The Ketogenic Diet: Does it work?
First, let’s define ketogenic diet. A keto or ketogenic diet is not a new concept. Infect you might know it by a different name. The keto diet is also known as the low carbohydrate, high-fat diet. This diet is the one that has been vilified by experts for years, yet it is the one that closely resembled the diet of our forefathers.
Since carbohydrates are broken down into glucose and glucose is the primary energy source for most of your body, it can be much harm, right? The concept behind the keto diet is that sugar causes the release of insulin and insulin induces fat storage and hunger of which both are bad if you are trying to lose weight. The theory is that if you limit carbohydrates, you limit insulin spikes and thus assist with weight loss. Typically on a normal, higher carbohydrate diet, the body will use glucose as the main form of energy and store the rest as fat. By reducing
your intake of carbohydrates, your body will go into a starvation type mode that induces what we call ketosis. Ketosis is a natural process in which your body will attempt to survive during a period with less food. During this state, our bodies are unable to fully burn fats, so we produce ketones in our liver to use as energy. The best part of ketones is that they cannot be efficiently used as energy, so we lose some in our urine and the state of ketosis reduced hunger.
By reducing your intake of carbohydrates, your body will go into a starvation type mode that induces what we call ketosis. Ketosis is a natural process in which your body will attempt to survive during a period with less food. During this state, our bodies are unable to burn fats fully, so we produce ketones in our liver to use as energy. The best part of ketones is that they cannot be efficiently used as energy, so we lose some in our urine and the state of ketosis reduced hunger.
So what about the research? I hint at this in a prior article: Low-carb Diets Could Be Better For Weight Loss. A new article, “The Ketogenic Diet: A Solution to Ireland’s Obesity Epidemic?“, published in Irish Medical Journal in March of 2017 backs the belief that these higher fat and lower carbohydrate diets may be an answer for some patients. Ireland is facing an obesity epidemic just like the United States. Just like the United States, the government of Ireland has advocated for an approach to weight loss that emphasizes increased exercise; decreased fat intake; increased carbohydrate, vegetable, and fruit consumption. Despite the Irish government’s best intentions, this approach has not worked there either.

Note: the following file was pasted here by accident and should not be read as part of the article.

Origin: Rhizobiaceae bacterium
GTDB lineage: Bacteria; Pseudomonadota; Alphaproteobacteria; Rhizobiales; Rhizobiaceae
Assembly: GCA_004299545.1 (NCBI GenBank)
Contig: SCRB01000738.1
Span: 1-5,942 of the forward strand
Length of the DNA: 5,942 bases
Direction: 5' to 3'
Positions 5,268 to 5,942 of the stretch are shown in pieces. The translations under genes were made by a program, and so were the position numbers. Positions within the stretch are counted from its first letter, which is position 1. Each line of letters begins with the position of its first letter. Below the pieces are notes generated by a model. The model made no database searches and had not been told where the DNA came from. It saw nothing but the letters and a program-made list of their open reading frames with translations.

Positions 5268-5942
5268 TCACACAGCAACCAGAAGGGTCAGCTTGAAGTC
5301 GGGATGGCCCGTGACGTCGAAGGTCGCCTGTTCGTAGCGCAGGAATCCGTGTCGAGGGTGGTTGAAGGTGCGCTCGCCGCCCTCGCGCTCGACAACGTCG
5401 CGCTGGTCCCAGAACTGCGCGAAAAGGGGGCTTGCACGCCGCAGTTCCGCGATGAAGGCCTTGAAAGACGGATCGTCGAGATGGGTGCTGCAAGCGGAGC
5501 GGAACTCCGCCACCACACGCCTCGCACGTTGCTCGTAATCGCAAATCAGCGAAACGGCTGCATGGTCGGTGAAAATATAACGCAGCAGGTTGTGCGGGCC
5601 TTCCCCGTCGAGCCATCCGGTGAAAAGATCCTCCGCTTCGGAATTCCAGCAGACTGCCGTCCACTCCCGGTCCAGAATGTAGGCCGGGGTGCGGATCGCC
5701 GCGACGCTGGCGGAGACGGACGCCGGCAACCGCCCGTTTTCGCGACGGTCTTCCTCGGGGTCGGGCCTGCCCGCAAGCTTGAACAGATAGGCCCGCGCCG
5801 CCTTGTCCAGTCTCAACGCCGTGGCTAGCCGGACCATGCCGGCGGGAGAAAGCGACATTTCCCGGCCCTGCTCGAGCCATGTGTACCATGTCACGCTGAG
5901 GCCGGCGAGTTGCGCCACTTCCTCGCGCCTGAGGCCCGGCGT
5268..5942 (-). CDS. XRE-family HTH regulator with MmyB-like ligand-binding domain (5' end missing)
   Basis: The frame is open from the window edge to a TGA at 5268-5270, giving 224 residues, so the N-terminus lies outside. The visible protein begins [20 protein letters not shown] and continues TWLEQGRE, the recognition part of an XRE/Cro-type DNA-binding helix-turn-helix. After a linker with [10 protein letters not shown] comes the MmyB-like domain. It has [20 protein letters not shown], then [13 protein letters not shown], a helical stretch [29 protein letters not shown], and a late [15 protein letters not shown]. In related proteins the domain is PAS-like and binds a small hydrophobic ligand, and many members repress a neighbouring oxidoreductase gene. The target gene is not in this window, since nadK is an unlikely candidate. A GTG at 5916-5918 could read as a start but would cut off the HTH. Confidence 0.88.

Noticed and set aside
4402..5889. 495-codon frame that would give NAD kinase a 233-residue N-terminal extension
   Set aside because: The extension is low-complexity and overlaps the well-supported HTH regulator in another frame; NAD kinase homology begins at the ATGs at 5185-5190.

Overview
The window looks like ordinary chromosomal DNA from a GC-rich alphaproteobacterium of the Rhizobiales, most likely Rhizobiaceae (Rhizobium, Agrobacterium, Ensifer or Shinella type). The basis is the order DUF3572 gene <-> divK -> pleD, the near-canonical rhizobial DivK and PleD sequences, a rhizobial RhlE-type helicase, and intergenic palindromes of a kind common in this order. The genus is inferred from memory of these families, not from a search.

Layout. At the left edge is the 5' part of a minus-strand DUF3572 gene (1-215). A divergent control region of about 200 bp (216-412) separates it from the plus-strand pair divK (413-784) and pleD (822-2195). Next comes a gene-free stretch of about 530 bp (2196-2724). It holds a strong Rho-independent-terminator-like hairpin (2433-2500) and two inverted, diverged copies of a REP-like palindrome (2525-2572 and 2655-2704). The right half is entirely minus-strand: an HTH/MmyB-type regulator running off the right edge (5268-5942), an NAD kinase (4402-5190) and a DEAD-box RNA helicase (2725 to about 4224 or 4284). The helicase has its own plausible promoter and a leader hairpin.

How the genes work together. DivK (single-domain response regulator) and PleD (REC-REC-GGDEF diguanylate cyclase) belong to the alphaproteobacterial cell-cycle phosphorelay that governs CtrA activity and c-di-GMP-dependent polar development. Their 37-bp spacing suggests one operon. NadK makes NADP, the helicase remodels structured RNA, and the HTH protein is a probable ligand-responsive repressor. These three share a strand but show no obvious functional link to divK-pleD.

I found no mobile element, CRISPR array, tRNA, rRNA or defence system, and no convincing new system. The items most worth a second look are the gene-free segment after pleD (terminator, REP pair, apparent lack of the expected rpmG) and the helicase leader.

The author of the article used research form 2010 that makes a powerful argument for ketogenic diets, so I decided to look further at the background research. One research study used to back this claim was “Beneficial effects of ketogenic diet in obese diabetic subjects” from the August 2007 issue of Molecular and Cellular Biochemistry. In this study, researchers enrolled a total of 64 healthy obese subjects with body mass index greater than 30. The researchers measured multiple body measures and blood tests to include body weight, body mass index, blood glucose level, total cholesterol, LDL-cholesterol, HDL-cholesterol, triglycerides, urea and creatinine measurements. These tests were done at the onset of the study and 8, 16, 24, 48, and 56 weeks after the initiation of the ketogenic diet. The researchers found that body weight, body mass index, the level of blood glucose, total cholesterol, LDL-cholesterol, triglycerides, and urea showed a significant decrease from week 1 to week 56 on a ketogenic diet.
There are additional study and research to back this up in both diabetics type 2 and non-diabetics,,. If you want to read more, I suggest you read “Ketogenic Diet for Obesity: Friend or Foe?”.